Why should you schedule your teeth cleaning appointment right now? You brush and floss at least twice a day. But this doesn't mean you can skip professional preventive care. Take a look at what you need to know about your dental health and the benefits of regular dentist office care.
How Often Should You Go To the Dentist's Office?
According to the American Dental Association (ADA), different patients need different preventative care and cleaning schedules. While one annual appointment may keep your teeth clean, this schedule may not work for your spouse, child, other family members, or friend. At the very least, you should schedule one cleaning per year. But this doesn't necessarily mean you can get away with a one-and-done approach.
Talk to your dentist about how many cleaning or well visits you should schedule annually. The dentist will base this decision on your individual needs. Factors such as at-home care, periodontal (gum) disease, dental caries (cavities), lifestyle habits, and genetics may impact the number of professional cleanings you will need.
Why Should You Go To the Dentist's Office?
Your at-home routine includes brushing at least twice a day for two minutes, flossing, and a mouthwash product. Even though you're on top of your regular dental health, you can still benefit from an in-office cleaning and other preventative services.
The top reasons to schedule a teeth cleaning service include:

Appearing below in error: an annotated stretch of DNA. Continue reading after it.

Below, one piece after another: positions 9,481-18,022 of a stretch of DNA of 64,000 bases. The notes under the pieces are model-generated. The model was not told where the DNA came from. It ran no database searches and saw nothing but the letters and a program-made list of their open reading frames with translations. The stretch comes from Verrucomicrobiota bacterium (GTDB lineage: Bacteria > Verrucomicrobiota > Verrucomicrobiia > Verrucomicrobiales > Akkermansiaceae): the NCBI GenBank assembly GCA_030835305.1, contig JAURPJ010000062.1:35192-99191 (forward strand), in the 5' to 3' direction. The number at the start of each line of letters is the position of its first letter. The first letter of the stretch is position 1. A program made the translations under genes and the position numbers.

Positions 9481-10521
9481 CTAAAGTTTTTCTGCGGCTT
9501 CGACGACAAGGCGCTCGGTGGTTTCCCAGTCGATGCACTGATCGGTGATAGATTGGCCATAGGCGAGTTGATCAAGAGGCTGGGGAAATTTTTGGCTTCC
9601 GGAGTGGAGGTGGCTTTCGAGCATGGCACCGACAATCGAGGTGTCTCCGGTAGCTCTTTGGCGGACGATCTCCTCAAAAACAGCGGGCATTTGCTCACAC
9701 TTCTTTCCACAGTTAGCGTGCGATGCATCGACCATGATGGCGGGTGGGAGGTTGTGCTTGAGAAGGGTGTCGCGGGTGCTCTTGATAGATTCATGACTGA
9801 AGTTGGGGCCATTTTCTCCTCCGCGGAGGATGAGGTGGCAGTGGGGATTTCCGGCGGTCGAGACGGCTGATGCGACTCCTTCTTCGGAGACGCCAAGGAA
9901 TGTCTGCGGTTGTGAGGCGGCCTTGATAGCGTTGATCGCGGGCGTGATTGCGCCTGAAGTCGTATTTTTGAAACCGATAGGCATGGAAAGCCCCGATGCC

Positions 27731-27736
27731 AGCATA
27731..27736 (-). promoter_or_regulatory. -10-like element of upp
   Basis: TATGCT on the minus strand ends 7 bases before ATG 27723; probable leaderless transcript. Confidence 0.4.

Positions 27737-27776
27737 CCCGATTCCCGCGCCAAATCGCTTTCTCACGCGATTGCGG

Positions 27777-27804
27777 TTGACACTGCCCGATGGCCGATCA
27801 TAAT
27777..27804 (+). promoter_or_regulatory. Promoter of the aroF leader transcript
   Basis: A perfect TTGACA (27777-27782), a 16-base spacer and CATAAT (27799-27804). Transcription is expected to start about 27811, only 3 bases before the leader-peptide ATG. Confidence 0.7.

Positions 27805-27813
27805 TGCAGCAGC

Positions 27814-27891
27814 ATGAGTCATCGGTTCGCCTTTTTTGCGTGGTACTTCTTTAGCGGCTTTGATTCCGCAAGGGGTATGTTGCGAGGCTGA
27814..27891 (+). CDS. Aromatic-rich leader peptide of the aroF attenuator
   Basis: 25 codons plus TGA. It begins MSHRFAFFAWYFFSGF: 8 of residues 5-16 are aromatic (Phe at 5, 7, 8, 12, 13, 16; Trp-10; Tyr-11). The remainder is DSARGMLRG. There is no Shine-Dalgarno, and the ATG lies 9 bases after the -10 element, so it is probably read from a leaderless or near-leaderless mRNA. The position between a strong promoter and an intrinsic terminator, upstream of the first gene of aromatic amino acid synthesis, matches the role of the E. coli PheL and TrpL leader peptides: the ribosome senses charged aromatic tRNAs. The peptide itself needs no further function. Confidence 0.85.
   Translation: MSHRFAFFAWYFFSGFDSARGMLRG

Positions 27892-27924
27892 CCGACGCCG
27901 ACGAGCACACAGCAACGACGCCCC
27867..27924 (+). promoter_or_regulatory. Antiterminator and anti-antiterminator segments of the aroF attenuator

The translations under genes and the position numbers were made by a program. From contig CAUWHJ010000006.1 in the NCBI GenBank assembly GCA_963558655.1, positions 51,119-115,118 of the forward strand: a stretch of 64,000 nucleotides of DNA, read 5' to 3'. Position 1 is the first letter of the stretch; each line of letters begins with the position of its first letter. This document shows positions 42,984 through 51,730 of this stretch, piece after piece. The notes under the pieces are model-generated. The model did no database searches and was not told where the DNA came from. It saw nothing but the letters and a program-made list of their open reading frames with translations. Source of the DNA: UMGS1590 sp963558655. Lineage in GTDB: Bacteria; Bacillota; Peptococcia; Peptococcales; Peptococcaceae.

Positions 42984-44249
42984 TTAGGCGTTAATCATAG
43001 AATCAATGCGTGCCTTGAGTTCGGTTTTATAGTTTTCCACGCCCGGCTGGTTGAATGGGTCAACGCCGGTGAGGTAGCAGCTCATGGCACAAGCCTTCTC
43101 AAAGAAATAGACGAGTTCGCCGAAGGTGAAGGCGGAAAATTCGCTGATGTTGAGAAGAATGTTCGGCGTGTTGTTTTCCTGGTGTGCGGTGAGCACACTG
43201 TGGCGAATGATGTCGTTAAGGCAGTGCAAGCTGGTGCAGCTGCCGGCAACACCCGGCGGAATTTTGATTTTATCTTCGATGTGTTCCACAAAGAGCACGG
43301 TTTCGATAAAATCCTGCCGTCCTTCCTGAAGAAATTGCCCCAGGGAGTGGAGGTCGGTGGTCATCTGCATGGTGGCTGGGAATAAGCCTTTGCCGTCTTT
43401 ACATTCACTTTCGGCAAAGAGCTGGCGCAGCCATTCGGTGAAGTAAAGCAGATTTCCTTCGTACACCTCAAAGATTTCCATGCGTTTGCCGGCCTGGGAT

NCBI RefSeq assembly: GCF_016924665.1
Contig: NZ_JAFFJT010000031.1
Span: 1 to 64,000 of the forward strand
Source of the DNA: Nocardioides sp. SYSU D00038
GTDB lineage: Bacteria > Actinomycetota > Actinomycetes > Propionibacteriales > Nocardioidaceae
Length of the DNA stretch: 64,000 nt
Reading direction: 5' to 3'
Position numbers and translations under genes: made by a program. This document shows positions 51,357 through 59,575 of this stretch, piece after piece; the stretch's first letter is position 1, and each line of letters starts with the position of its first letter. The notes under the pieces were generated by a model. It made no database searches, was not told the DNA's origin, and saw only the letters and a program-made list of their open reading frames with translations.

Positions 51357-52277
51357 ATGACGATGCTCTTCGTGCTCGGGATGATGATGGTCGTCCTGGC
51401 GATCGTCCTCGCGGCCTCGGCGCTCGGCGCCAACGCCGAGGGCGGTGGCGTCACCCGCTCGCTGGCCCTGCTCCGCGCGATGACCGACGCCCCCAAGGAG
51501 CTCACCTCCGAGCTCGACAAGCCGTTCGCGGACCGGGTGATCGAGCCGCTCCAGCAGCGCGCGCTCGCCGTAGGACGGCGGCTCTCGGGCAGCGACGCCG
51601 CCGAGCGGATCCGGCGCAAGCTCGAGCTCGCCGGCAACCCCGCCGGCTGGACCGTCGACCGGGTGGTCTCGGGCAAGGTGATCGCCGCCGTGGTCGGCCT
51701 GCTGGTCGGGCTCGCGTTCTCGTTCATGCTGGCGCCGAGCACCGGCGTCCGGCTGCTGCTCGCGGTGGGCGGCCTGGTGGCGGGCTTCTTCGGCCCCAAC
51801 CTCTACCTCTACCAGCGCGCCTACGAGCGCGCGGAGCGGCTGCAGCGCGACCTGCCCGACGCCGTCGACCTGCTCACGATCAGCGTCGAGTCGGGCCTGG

Lack of professional care. While personal dental care is important, you need to include professional care in your regular routine. If you can't remember when your last appointment was, it's time to call the office for a cleaning.
Whiten your teeth. Do your teeth look dull or yellowish? Professional polishing can remove surface stains and whiten your smile.
Stop a problem before it gets worse. The dental pro won't just polish your teeth during a cleaning. They'll remove plaque buildup. Stuck-on plaque can feed the bacteria in your mouth and erode enamel—eventually causing serious decay.
Your gum's health. Your oral health includes more than just your teeth. The dentist and hygienist can examine your gums and look for signs of periodontal disease during a regular check-up and cleaning appointment.
Along with these benefits, regular cleanings can also help to freshen your breath. Tartar buildup and infection can leave you with a serious case of halitosis (more commonly known as bad breath). Routine professional-level dental care can stop a bad breath problem in its tracks and help you to correct this common oral issue.